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Journal Article

Rates of deglaciation during the last glaciation and Holocene in the Cordillera Vilcanota-Quelccaya Ice Cap region, southeastern Perú

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Citation

Mark, B. G., Seltzer, G. O., Rodbell, D. T., & Goodman, A. Y. (2002). Rates of deglaciation during the last glaciation and Holocene in the Cordillera Vilcanota-Quelccaya Ice Cap region, southeastern Perú. Quaternary Research, 57(3), 287-298.


Cite as: http://hdl.handle.net/11858/00-001M-0000-000E-E22F-5
Abstract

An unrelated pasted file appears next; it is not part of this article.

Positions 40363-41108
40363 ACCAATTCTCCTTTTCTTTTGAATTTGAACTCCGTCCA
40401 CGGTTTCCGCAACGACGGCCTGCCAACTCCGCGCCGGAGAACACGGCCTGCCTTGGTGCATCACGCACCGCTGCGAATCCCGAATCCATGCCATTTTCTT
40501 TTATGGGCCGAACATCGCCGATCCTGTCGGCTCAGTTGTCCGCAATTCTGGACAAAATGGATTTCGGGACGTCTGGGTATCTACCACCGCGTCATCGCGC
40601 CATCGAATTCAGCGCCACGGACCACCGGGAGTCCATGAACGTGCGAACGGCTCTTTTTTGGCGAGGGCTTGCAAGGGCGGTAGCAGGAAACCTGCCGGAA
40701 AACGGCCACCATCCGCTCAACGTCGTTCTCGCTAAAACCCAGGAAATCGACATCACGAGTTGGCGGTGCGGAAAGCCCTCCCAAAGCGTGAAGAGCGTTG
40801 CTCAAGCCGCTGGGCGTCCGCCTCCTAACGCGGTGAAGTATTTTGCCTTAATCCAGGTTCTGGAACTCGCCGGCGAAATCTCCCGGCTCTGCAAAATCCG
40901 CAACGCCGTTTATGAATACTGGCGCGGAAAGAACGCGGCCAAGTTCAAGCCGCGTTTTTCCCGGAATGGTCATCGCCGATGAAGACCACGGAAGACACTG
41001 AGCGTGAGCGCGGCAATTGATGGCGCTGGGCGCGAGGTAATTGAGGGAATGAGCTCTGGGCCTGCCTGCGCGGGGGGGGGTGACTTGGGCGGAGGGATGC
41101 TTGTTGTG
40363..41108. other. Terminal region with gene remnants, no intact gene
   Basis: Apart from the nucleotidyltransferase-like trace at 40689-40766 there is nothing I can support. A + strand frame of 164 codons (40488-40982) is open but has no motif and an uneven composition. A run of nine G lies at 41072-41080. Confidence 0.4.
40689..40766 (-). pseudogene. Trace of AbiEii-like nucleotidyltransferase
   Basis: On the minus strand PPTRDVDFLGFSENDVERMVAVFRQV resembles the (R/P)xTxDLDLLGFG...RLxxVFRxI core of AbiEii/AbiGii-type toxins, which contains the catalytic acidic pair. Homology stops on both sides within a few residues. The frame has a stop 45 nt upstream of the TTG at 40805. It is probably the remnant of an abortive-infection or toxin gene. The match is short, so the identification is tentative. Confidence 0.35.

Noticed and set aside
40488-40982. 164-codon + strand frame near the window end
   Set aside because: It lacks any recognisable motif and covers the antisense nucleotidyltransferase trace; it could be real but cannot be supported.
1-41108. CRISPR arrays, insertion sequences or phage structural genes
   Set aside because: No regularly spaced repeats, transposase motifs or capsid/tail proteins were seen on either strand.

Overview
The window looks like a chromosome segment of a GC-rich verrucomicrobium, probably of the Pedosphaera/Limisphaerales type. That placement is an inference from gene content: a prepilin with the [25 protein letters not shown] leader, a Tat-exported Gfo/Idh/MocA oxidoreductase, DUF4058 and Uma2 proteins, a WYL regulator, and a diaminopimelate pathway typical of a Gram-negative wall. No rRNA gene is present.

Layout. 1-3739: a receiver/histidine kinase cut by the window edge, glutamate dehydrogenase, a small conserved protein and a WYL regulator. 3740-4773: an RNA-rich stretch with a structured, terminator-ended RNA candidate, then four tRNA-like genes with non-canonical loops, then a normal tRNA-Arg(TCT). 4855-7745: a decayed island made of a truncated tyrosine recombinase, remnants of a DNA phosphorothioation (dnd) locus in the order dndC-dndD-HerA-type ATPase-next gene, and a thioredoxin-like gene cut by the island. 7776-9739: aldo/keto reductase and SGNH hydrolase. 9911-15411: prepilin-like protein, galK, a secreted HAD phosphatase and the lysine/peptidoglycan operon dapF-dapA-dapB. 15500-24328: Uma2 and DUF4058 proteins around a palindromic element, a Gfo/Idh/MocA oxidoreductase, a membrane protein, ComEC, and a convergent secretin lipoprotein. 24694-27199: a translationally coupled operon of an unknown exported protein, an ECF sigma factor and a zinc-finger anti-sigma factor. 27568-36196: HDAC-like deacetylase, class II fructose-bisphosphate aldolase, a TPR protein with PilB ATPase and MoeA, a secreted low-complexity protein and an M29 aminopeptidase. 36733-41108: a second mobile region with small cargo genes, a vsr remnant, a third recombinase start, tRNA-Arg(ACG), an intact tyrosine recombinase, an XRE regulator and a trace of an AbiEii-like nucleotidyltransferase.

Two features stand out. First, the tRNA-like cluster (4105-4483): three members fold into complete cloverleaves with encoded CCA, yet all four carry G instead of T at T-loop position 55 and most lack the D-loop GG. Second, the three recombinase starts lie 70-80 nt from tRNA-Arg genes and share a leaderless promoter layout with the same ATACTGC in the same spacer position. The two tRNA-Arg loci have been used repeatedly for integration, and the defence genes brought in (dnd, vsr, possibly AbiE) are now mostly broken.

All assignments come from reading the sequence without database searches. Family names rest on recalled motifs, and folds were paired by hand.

Moraine chronology is combined with digital topography to model deglacial rates of paleoglacier volumes in both the Huancane Valley on the west side of the Quelccaya Ice Cap and the Upismayo Valley on the northwest side of the Cordillera Vilcanota. The fastest rates of deglaciation (39 x 10(-5) to 114 x 10(-5) km(3) yr(-1) and 112 x 10(-5) to 247 x 10(-5) km(3) yr(-1) for each valley, respectively) were calculated for the most recent paleoglaciers, corresponding to the last few centuries. These results are consistent with observations in the Venezuelan Andes showing high rates of deglaciation since the Little Ice Age. These rates also fall within the range of 20th century rates of deglaciation measured on the Quelccaya Ice Cap (29 x 10(-5) to 220 x 10(-5) km(3) yr(-1), Brecher and Thompson, 1993; Thompson, 2000). These results imply that rates of deglaciation may fluctuate significantly over time and that high rates of deglaciation may not be exclusive to the late 20th century. Equilibrium line altitude (ELA) depressions for the ice volumes of the last glaciation modeled here were computed as 230 in for the Quelccaya Ice Cap and 170 in for the Cordillera Vilcanota. Maximum ELA depressions are lower than previously published: <500 in for the Cordillera Vilcanota and <400 in for the Quelccaya Ice Cap. These lower values could imply a topographic control over paleoglacier extent. (C) 2002 University of Washington.